1 October, 2010
Joey D’s NY Dogs *CLOSED*Posted in : Food Trucks, Stands, and Carts, Grab and Go on by : becca
Joey D’s NY Dogs *CLOSED*
3121 Hillsborough Road at the Rock Shop lot.
Dogs and Sausages: $3–$4
Chips and a drink added for an extra $1.25
Joey D’s NY Dogs is a new food cart offering freshly grilled, Sahleen brand hot dogs and sausages from Buffalo. Joey’s website declares that they are traditionally “garnished with fewer toppings than in other cities. Why? When grilled, these hot dogs taste good enough to enjoy on their own.”
Joey hopes to expand to more carts and a food truck in the future, but for now, the operation is limited to a portable grill cart and lots of coolers.
Those umbrellas in the back are where Joey D’s NY Dogs are for now. There’s one bench to sit on in the Rock Shop lot, but otherwise, no seating. So unless you are one of those impressive people who can eat a hot dog in two bites, you’re probably best off taking your dogs to go. The options are regular dogs, foot-long dogs, bratwursts, or sausages in the flavors of chicken, spicy kabanosi, italian, and polish. Toppings available are relish, Joey D’s hot dog sauce, ketchup, onions, and yellow, horseradish, or spicy brown mustards. For an extra 50 cents, you can get meat chili, sauerkraut, coleslaw or a combo of green peppers and onions. I ordered a regular dog and a spicy kabanosi sausage both with onions and the hot dog sauce.
The worker grilled both of the dogs as I waited. The hot dog was a light pink color, and it tasted plenty good, obviously better than a boiled one, but that goes without saying. The hot dog sauce is relished-based, mixed up with some mildly spicy red sauce, and I thought it was excellent—the perfect condiment for a hot dog for someone like me who doesn’t like mustard or ketchup.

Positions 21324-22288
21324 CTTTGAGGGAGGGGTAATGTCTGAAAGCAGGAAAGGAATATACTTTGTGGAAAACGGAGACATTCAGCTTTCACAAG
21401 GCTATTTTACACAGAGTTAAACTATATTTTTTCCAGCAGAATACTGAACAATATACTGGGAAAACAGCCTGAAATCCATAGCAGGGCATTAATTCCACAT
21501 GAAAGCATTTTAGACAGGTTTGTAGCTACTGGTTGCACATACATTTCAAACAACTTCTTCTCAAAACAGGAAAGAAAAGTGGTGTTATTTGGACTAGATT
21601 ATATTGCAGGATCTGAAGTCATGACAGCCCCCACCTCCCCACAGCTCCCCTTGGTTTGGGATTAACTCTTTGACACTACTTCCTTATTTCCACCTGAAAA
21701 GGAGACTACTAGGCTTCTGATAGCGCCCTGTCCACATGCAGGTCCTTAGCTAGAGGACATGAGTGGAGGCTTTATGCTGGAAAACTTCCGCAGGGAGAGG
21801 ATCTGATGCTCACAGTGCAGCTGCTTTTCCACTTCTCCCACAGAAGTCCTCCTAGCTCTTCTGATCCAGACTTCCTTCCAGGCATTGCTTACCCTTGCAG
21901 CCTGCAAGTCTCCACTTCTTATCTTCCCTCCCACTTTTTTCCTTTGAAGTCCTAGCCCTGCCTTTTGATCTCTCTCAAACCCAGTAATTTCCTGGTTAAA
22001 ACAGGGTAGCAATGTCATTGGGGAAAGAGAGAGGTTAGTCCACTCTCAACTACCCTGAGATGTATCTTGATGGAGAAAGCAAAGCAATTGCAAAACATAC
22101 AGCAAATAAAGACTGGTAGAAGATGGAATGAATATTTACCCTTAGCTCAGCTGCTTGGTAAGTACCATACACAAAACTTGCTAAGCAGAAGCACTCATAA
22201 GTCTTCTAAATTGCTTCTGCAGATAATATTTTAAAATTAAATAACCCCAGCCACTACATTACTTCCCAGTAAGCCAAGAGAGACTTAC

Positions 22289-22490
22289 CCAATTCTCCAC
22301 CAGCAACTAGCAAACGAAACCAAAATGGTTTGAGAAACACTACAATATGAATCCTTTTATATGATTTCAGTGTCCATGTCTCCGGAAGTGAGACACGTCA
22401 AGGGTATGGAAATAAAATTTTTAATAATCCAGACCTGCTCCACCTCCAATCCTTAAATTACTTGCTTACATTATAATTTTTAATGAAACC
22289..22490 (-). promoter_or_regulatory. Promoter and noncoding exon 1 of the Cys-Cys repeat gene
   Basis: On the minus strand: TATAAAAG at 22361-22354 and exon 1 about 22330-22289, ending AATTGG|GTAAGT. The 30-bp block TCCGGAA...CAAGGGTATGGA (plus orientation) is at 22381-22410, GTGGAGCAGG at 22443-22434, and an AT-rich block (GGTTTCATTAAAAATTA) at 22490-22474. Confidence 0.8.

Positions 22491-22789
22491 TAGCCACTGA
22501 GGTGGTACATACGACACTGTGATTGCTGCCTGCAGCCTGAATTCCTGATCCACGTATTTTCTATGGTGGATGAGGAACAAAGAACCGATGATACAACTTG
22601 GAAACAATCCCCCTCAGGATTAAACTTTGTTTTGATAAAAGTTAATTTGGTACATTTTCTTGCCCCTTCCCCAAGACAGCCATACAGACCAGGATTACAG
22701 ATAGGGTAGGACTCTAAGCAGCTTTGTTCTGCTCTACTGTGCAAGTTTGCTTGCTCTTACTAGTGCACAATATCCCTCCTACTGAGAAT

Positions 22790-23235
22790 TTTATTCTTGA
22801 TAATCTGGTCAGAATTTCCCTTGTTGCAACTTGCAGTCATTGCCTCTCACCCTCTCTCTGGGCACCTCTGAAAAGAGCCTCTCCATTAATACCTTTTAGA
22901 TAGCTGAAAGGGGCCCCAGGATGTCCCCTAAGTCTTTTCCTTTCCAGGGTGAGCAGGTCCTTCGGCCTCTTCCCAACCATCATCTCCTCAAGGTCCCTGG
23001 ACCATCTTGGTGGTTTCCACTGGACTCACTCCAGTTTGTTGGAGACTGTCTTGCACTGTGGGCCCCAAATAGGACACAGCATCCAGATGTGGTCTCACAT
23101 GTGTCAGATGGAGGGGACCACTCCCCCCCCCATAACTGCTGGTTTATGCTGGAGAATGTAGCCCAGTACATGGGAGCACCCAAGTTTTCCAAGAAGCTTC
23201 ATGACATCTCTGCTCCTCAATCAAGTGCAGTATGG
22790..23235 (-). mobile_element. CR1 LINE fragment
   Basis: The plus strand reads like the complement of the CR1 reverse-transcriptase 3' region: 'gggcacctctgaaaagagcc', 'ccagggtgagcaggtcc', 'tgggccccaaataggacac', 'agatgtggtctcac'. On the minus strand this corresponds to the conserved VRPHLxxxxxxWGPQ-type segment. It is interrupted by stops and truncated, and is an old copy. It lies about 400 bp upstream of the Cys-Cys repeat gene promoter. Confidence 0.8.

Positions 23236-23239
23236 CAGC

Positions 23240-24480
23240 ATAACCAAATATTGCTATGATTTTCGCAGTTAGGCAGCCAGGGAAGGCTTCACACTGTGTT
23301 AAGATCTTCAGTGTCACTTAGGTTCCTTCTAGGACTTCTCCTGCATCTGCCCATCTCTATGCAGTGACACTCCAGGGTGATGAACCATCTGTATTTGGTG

The grilled flavor was more noticeable, and very welcome, in eating the spicy kabanosi sausage. The charred, slightly crunchy skin was perfect, but I wouldn’t say it was a spicy dog—I’m a heat fiend, so my palate doesn’t recognize something as hot until it’s really hot. Regardless, the meat was great.
I did find Joey D’s a bit lacking in the bread department. Their rolls come from an Ohio company, and they didn’t strike me as anything special, just your standard, chewy, hot dog rolls. If they were grilled and warmed up with the dogs, then I think they’d be much more appealing. Of course, grilled and toasted bread rolls from a local bakery would be ideal, but that might be more than the food cart can handle for now.
I’d love to know if anyone else has given them a try yet. How do the other sausages stack up?